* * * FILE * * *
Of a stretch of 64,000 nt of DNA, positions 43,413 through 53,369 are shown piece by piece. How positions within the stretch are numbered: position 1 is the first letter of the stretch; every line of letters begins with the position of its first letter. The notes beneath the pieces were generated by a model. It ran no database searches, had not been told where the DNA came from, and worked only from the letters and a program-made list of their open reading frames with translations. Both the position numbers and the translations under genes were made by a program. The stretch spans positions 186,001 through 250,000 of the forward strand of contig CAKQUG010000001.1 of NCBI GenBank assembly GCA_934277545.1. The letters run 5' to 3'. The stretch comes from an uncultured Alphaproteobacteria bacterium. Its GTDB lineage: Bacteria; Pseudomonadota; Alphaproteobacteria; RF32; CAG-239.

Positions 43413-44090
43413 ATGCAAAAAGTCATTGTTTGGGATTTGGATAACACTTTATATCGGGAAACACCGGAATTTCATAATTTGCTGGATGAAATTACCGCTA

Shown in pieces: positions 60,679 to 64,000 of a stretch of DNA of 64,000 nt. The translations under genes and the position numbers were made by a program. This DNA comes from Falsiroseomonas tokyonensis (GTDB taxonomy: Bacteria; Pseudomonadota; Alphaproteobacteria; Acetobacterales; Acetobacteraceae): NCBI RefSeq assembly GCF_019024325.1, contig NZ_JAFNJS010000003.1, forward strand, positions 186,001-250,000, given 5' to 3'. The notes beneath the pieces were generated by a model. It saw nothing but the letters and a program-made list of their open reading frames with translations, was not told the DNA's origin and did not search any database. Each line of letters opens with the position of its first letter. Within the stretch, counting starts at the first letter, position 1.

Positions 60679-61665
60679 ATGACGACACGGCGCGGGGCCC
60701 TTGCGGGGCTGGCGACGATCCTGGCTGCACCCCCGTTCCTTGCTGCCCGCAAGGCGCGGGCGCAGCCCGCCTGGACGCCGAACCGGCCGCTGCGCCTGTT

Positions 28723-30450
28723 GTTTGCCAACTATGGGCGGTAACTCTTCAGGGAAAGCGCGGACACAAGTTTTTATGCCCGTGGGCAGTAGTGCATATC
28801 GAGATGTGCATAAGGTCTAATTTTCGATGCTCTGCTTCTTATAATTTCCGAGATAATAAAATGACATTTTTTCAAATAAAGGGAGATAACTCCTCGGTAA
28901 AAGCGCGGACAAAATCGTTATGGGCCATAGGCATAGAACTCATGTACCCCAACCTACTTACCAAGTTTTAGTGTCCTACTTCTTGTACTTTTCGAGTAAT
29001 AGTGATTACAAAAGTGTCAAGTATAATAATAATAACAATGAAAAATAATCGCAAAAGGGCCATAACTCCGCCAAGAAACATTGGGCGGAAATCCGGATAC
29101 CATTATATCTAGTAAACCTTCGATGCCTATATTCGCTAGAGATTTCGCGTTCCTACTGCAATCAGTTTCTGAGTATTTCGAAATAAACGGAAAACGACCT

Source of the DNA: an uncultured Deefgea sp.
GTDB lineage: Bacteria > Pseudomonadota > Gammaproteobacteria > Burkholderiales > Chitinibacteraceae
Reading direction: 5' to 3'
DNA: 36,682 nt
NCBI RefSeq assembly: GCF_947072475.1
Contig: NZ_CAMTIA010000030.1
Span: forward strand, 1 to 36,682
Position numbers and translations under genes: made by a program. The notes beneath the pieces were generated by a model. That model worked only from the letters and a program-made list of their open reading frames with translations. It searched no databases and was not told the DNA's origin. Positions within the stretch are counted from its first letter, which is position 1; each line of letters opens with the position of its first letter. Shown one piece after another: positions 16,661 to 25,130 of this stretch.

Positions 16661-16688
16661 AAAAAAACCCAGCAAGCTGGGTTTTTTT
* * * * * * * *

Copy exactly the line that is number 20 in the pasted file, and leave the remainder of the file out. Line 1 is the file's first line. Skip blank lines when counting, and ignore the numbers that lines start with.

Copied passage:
Span: forward strand, 1 to 36,682